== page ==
In Los Angeles, 19% of households live in poverty, but nearly three times as many (52%) are financially vulnerable. These “liquid asset poor” households do not have enough savings to live above the poverty level for just three months if they lose a job, face a medical crisis or suffer another income disruption. Communities of color fare even worse: 64% of African-American households and 76% of Hispanic households are liquid asset poor.
Of households earning between $50,000 and $75,000 annually, 49% are liquid asset poor. These households live in a state of persistent financial insecurity, one emergency away from falling into debt or even losing a home.
The inability to bounce back from financial pitfalls not only hurts Los Angeles families, but also stifles the city’s long-term economic growth.
These findings are part of a new data analysis from Family Assets Count, a project of CFED and the Assets & Opportunity Initiative, in partnership with Citi Community Development and Koreatown Youth and Community Center. The analysis spotlights a range of challenges confronting all types of Los Angeles families:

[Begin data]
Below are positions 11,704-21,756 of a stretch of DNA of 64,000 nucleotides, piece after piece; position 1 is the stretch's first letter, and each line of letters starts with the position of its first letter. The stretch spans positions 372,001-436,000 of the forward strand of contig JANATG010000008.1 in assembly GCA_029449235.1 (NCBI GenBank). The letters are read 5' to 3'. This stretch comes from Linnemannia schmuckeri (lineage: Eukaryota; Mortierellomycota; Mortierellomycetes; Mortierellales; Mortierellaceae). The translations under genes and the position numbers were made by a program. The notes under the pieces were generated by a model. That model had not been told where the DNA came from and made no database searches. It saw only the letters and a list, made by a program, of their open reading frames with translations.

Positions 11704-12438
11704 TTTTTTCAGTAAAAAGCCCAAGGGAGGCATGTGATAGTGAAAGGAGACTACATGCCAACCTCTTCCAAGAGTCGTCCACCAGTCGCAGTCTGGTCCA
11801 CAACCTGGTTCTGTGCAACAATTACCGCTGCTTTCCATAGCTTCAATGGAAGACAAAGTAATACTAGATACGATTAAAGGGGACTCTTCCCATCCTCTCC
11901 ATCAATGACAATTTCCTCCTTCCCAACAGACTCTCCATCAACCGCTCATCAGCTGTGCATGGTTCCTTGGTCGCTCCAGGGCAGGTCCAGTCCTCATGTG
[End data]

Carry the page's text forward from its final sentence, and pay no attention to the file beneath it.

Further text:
Taking on these challenges will require focus and collaboration across policymakers, advocates, practitioners and philanthropists to strengthen programs, services and policies that improve family financial stability in Los Angeles. Ensuring pathways to earning decent wages and sustaining employment, saving for emergencies, investing for future goals and protecting assets is important for families and critical to sustainable economic growth.
Through cutting edge data, tools and resources Family Assets Count leverages the power of cities to improve financial stability for families and advances programs and policies that reduce barriers and encourage families to save and build assets. For more information and data visit FamilyAssetsCount.org
Click here for a complete list of stories covering Family Assets Count.